The defendants have offered several defenses to Bentley's claims. For one, they argue that there is no evidence that steroids are effective in combatting the type of spinal cord inflammation from which Bentley was suffering.[3] So, the defendants say, Bentley cannot prove that PBH could have stopped the progression of her paralysis. See, e.g., R. 259 at 2.

         Second, PBH says that Bentley previously signed a release waiving her claims against the hospital in exchange for PBH canceling her medical bill. See, e.g., R. 257 at 1-2; R. 266 at 2.

         Anticipating these defenses, Bentley has retained the services of three experts. Dr. Carlos Pardo-Villamizar and Dr. Robert DeLorenzo, both neurologists, are prepared to testify that PBH could have stopped (or even reversed) the progression of Bentley's paralysis if it had administered steroids when she still had motor control and sensation in her legs. See R. 389; R. 238-1. Dr. DeLorenzo and Dr. Christopher Betz, meanwhile, have each opined that Bentley was cognitively impaired when she signed PBH's release because she was on central nervous system (“CNS”) depressants and an opioid painkiller at the time. See R. 442-3; R. 442-2.

         PBH has now moved to exclude each of these opinions pursuant to Federal Rule of Evidence 702 and Daubert v. Merrell Dow Pharmaceuticals, Inc., 509 U.S. 579 (1993). See R. 441; R. 443; R. 444. PBH argues that the doctors' opinions are unreliable because there is insufficient proof that either the steroids or Bentley's prescription medications would have had the effects the doctors now claim. As the party seeking to admit the doctors' opinions at trial, Bentley bears the burden of proving, by a preponderance of the evidence, that their testimony is admissible. See Nelson v. Tenn. Gas Pipeline Co., 243 F.3d 244, 251 (6th Cir. 2001).


         First, a housekeeping matter. Technically, no defendant remaining in this case has yet moved to exclude Dr. Pardo's steroid/causation testimony. Only Highlands challenged its admissibility initially. See R. 377. But Highlands recently reached a settlement with Bentley and notified the Court that it wished to withdraw its summary judgment and Daubert motions. See R. 477. Upon learning of this settlement, PBH, Dr. Styer, and Whitaker moved to join in Highlands's Daubert challenge to Dr. Pardo. R. 478. Bentley swiftly objected. R. 481.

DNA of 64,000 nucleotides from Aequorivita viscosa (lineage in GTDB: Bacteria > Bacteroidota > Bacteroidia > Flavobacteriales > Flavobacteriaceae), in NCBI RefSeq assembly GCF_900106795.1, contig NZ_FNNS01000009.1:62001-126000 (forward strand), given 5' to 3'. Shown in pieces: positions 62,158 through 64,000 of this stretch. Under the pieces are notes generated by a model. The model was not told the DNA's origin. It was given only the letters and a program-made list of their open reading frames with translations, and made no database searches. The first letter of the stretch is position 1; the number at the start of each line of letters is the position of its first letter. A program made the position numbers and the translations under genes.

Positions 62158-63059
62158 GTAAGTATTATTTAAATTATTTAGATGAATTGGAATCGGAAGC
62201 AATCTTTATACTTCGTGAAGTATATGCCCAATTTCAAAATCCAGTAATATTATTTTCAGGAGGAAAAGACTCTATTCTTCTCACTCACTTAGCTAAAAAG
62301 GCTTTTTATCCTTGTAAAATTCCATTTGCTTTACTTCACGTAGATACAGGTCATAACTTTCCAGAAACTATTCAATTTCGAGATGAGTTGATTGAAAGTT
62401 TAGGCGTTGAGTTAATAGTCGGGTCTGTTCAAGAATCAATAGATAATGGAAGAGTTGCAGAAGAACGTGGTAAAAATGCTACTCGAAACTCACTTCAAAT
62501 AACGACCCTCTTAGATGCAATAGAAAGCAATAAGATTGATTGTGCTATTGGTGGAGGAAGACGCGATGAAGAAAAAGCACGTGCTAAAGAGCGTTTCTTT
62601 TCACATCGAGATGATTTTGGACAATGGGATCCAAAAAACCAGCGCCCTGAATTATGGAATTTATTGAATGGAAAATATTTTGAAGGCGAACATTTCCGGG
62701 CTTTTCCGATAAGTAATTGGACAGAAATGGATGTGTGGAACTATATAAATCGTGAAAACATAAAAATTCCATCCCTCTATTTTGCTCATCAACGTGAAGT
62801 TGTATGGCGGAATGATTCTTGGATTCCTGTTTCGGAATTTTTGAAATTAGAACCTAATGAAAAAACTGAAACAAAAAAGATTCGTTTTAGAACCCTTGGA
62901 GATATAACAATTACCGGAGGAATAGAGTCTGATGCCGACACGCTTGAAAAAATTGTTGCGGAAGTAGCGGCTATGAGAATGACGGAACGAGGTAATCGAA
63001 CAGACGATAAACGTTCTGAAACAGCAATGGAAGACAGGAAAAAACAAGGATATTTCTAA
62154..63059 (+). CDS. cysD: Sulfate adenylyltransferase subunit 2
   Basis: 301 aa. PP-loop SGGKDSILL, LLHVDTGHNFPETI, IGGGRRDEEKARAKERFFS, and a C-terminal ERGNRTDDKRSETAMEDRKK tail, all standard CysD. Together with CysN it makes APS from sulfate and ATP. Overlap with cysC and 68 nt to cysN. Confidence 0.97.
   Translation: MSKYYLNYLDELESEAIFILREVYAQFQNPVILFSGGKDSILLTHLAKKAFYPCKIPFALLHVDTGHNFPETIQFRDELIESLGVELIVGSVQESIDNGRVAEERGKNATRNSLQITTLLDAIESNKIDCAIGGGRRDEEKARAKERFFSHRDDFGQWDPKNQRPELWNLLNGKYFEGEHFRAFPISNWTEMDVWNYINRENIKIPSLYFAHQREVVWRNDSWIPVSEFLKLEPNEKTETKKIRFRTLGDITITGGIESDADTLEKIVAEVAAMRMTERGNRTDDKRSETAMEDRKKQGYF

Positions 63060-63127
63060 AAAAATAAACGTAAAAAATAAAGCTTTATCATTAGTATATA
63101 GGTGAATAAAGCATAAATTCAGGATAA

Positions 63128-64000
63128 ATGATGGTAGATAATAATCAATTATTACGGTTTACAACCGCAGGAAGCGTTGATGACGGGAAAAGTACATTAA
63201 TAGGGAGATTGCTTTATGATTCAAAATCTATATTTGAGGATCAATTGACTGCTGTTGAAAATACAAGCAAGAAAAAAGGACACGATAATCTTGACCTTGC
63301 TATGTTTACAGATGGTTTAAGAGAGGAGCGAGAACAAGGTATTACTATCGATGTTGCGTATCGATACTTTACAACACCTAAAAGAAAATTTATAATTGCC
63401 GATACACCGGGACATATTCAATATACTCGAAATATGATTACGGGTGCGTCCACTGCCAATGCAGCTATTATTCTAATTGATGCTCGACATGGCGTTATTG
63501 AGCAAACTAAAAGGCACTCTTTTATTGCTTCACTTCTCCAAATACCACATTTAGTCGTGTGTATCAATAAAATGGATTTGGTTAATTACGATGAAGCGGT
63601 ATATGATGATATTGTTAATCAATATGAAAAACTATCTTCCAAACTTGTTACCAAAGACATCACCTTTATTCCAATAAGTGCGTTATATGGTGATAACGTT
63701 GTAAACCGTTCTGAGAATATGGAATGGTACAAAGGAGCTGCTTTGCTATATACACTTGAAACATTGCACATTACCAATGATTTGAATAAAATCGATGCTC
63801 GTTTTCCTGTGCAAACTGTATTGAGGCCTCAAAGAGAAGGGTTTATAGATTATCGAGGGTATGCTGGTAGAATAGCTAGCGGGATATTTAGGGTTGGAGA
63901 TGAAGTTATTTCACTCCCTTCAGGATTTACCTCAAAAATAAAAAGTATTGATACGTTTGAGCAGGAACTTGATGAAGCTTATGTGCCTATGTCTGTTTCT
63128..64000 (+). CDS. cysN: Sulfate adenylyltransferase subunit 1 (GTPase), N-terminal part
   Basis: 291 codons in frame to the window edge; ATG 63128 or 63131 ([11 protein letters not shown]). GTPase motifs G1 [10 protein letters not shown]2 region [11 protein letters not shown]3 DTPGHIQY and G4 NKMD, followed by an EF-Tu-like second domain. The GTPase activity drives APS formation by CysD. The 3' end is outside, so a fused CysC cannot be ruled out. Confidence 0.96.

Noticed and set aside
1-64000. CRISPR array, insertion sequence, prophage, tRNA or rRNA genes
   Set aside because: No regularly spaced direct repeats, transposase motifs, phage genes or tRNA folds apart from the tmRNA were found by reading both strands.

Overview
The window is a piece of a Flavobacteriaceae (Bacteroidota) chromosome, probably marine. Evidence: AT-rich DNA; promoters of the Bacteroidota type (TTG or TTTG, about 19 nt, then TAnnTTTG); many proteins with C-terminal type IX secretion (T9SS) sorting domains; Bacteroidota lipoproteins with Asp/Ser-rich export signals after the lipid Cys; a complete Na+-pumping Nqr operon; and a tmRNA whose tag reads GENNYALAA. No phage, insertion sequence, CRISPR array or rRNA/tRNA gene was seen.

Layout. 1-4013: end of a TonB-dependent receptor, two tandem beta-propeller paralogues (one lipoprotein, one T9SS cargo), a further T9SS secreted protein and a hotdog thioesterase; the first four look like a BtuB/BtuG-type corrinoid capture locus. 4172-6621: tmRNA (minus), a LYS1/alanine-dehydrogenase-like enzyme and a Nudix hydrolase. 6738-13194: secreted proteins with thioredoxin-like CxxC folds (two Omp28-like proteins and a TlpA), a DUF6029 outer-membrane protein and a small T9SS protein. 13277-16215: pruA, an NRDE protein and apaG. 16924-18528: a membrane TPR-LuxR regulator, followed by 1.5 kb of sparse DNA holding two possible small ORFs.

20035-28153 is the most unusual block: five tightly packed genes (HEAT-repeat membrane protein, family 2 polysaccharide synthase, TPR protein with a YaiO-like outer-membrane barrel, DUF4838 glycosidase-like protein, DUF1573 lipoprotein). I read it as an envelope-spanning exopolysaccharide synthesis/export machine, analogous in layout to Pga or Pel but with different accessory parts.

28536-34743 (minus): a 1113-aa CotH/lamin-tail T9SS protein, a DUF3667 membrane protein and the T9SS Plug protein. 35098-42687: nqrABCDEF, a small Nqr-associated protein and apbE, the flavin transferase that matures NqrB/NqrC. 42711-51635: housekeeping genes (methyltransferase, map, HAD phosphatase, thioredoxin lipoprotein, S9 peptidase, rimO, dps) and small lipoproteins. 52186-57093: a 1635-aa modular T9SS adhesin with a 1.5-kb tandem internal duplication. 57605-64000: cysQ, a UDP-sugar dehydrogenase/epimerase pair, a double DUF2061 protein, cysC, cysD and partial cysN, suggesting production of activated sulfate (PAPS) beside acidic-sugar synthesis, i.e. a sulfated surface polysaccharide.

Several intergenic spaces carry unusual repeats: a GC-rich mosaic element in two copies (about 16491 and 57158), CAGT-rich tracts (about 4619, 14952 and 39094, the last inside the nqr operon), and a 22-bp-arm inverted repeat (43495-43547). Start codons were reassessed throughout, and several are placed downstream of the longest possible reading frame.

Bentley is correct that the defendants' request comes rather late. The scheduling order in this case instructed the parties to notify the Court in advance of the Pre-Motion Post-Discovery Conference of any anticipated Daubert challenges. R. 107 at 4-5. And as Bentley notes, Highlands filed notice of its intent to challenge the causation testimony of both Dr. Pardo and Dr. DeLorenzo, see R. 275; R. 276, but PBH mentioned only the latter, see R. 259.

         Nevertheless, the defendants may join in Highlands's motion. Dr. Pardo and Dr. DeLorenzo's causation opinions, and the grounds for excluding them, overlap each other. See R. 438 at 4-5. Bentley has had a full opportunity to brief the admissibility of both. See R. 447. And for its part, PBH has actively participated in the briefing and hearings concerning the doctors' shared theory that earlier steroid intervention would have minimized Bentley's paralysis. See, e.g., R. 374; R. 404; R. 422; R. 438; R. 443; R. 450. So Bentley has been on notice that the defendants (including PBH) were challenging the reliability of her experts' opinions. And with no risk of unfair surprise, economy and consistency suggest the better course is to address the admissibility both opinions now, rather than wait until trial for the defendants to object anew on Rule 702/Daubert grounds.